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Sherman Chamber Ensemble at Smithfield Church

Music Review
by Kevin T. McEneaney
Fri Aug 9th, 2019

From Left: Doori Na, Susan Rotholz, Eliot Bailen, Michael Roth

The Sherman Chamber Ensemble at Smithfield Church opened with “Three Preludes for Lancelot” by Rosy Wertheim, a Dutch underground composer during World War II. Since the composition has nothing to do with Medieval lore, I presume the title to be an amusing sobriquet for an acquaintance or a lover: a tri-partite sketch of a personality. Influenced by French Impressionism, these charming sketches energize an amusing edginess concerning perspective and color in three impressionistic, perhaps even cubist, descriptions of a man who thinks he knows himself, but ironically doesn’t. There is much self-confident wit at play and the canvas is never dull, as any instrument at play has the agility to flip witty perspective. Although dating of the piece remains uncertain, its composition is so adroitly witty that it floats free of time. It is a pleasure to hear rather unknown gems.

“Passagalia for violin and cello” by Norwegian Joan Halverson (1864-1935) offers variations on a tune by Handel. Jill Levy, first violinist of the Albany Symphony Orchestra, took turns with cellist Eliot Bailen in playing “straight man” to the jester. The old Haydn-Mozart joke of stopping before finishing re-circulates with humorous confusions as each instrument changes leads, while the other is reduced to comic repetition. If one were to read Country Tipperary Lawrence Sterne’s eccentric invention of the autobiographical novel Tristram Shandy (1759-67), this would suffice as analogous background music because one never knows whether one is coming or going, or whom the joke was on. Levy and Bailen caught the humor without ever letting go of the lyric resonance in the humor.  

The first half concluded with Theme and Variations for flute and strings, Op. 80, by Amy Beach. Beach, employing her 1896 composition “An Indian Lullaby” as the principal theme, shows her inclination for late romantic invention in this emotionally effective set of variations for flute and string quartet. The ambiance of the work freights subtle, but polite, conflict. According to Stephanie J. Burgess “The Theme and Variations is a setting of and variations on Beach’s first Indianist composition, her four-part song for women, ‘An Indian Lullaby.’ Though the song evokes Native American imagery primarily through its text, removing the words to transform it into a theme and variations does not divorce the piece from its indigenous influence” where “the first violin lifts the song’s melody note-for-note, and the chord progressions mirror that of the song.”

While this piece exhibits nativist folk influence, its inspiration probably derives from Debussy’s Prélude à l’après-midi d’un faune (1895), which flutist Susan Rotholz has often played to perfection in past concerts. Although Debussy’s composition appears to inhabit a rural realm of allegorical, perhaps primitive “fawn” freedom before the evolution and angst of self-conscious Romantic freedom, Beach’s composition idealizes the nativist flute melody as a pragmatic voice that struggles initially against the accompanying quartet. The flute is silent in the first movement opening theme, as if shocked by the confrontation of Western society. Rising to give voice in the second movement, it conjures an Otherworldly anthropology that offers a challenge to the perspective and presumptions of the string players. The second Allegro movement dramatizes flute and strings mired in misunderstanding. The third movement Andantino appears to lament the mutual misunderstanding that was temporized. The Presto arrives at some tentative anthropological understanding of the cultural conflict, yet the following Largo appears to lament whatever solution is at hand. The concluding Allegro offers a quasi-hopeful outlook, while expressing doubt on the part of the flute, that some satisfactory outcome may be acceptable to all parties. The cultural conflict displays such aural ambiance that the listener is deeply drawn into the utter strangeness of the situation as the mystery of this conflict evolves. Beach’s vocabulary and landscape of sound remains lyrical, arresting, and aurally compelling.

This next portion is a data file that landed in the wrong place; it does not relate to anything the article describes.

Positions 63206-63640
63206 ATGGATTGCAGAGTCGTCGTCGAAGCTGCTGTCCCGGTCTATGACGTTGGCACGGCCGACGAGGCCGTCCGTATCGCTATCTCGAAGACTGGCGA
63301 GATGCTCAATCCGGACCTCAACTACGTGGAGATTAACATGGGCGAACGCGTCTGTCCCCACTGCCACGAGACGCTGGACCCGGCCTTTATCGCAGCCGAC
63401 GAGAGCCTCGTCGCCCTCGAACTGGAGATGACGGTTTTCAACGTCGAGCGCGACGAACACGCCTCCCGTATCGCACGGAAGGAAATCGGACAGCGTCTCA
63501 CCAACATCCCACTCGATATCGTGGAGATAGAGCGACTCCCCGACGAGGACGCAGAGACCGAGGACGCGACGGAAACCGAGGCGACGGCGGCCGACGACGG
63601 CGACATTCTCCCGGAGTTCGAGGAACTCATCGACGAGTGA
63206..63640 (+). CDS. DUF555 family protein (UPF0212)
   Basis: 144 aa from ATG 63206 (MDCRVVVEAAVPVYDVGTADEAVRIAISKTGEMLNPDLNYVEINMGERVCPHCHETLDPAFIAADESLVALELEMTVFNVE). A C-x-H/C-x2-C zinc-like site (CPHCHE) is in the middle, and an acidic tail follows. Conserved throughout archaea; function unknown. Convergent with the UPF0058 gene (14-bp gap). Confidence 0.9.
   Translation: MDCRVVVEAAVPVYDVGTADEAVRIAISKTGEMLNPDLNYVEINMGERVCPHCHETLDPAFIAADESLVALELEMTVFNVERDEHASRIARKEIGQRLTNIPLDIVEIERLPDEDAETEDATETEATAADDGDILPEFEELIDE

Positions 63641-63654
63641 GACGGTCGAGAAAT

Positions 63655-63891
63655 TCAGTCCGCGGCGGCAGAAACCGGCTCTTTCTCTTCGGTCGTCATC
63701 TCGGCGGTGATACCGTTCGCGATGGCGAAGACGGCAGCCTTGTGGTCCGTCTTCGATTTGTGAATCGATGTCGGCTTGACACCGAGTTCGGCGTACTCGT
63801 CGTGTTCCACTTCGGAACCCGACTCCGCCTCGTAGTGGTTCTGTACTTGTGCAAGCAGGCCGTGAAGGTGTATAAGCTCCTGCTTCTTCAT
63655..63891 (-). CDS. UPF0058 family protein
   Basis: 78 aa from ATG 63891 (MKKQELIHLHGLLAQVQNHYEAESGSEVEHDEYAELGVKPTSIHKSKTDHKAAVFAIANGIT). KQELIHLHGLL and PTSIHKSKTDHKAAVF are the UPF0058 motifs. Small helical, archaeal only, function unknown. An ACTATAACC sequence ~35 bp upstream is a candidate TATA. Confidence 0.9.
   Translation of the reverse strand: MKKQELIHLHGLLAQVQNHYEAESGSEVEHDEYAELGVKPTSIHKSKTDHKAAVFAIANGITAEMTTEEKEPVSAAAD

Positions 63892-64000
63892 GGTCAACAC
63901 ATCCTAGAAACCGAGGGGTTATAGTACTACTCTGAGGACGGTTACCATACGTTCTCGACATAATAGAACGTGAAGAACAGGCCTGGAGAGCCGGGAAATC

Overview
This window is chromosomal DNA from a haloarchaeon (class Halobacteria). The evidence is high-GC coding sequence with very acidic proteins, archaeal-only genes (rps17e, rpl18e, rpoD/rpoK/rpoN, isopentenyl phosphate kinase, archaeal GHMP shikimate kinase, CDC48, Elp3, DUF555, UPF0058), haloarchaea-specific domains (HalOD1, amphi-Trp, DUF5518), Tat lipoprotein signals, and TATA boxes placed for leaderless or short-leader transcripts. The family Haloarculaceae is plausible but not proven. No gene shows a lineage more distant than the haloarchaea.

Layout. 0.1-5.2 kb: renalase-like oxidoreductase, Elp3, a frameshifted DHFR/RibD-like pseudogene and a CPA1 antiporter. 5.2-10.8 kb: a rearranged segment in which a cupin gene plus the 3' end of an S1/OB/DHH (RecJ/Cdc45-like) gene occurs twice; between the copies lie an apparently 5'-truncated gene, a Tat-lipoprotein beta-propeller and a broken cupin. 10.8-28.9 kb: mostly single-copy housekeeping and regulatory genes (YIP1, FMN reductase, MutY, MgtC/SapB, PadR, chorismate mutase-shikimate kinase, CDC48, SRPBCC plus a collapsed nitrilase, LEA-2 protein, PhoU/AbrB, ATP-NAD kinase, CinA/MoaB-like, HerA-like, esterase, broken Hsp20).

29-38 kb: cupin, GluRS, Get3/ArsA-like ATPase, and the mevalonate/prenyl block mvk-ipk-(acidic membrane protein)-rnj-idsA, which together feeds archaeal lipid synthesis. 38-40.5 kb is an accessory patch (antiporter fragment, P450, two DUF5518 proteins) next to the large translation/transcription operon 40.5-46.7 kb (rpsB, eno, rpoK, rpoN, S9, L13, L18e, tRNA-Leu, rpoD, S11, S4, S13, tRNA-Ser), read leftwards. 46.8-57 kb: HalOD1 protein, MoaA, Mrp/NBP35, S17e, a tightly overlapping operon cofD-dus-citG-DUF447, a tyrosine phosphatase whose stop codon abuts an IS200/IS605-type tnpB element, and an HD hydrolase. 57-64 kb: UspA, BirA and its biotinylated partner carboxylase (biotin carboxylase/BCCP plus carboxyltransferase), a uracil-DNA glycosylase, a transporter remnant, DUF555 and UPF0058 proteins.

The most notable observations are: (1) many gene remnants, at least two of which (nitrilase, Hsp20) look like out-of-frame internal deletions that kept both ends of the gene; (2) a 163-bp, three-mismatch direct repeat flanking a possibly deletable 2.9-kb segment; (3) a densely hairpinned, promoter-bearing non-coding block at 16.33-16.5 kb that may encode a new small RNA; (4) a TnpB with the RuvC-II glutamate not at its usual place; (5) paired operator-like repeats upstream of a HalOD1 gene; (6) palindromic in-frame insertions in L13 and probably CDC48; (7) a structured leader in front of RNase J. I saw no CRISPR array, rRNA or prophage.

As with any concert, The Sherman Ensemble saved the best for last: String Quartet in F minor, Op. 80 by Felix Mendelssohn (1809-1847). This May lament for his sister Fanny’s death was Felix’s last quartet, since he died a few months later in November of that year from heart attack, as did Fanny. It remains astonishing that so many of Felix Mendelssohn’s compositions were not published until after the 1960's; a complete edition of 150 volumes is remains eagerly anticipated. Mendelssohn remains the most intimate and emotionally accessible composer. His lament for his sister (and sometime co-composer) remains one of the greatest elegies ever composed. In this performance Jill Levy excelled fortissimo in the first and last movements. Violist Michael Roth and second violinist Doori Na shone in the spotlight during the second movement. The Adagio third movement belonged to the lower resonance of Eliot Bailen, while the Allegro Finale achieved such fierce unity that it felt like a transfiguration experience. I nearly burst into tears in the third movement.  

The acoustics of Smithfield Church are superb; I hope to hear many more concerts at that venue. The affable Meet & Greet with refreshments was most amiable.

This Sherman Chamber  Ensemble program will be repeated Friday, August 9 at 8 pm, St. Andrew’s Church, Kent, CT; and Saturday, August 10, 8 pm, at The Jewish Community Center in Sherman, CT.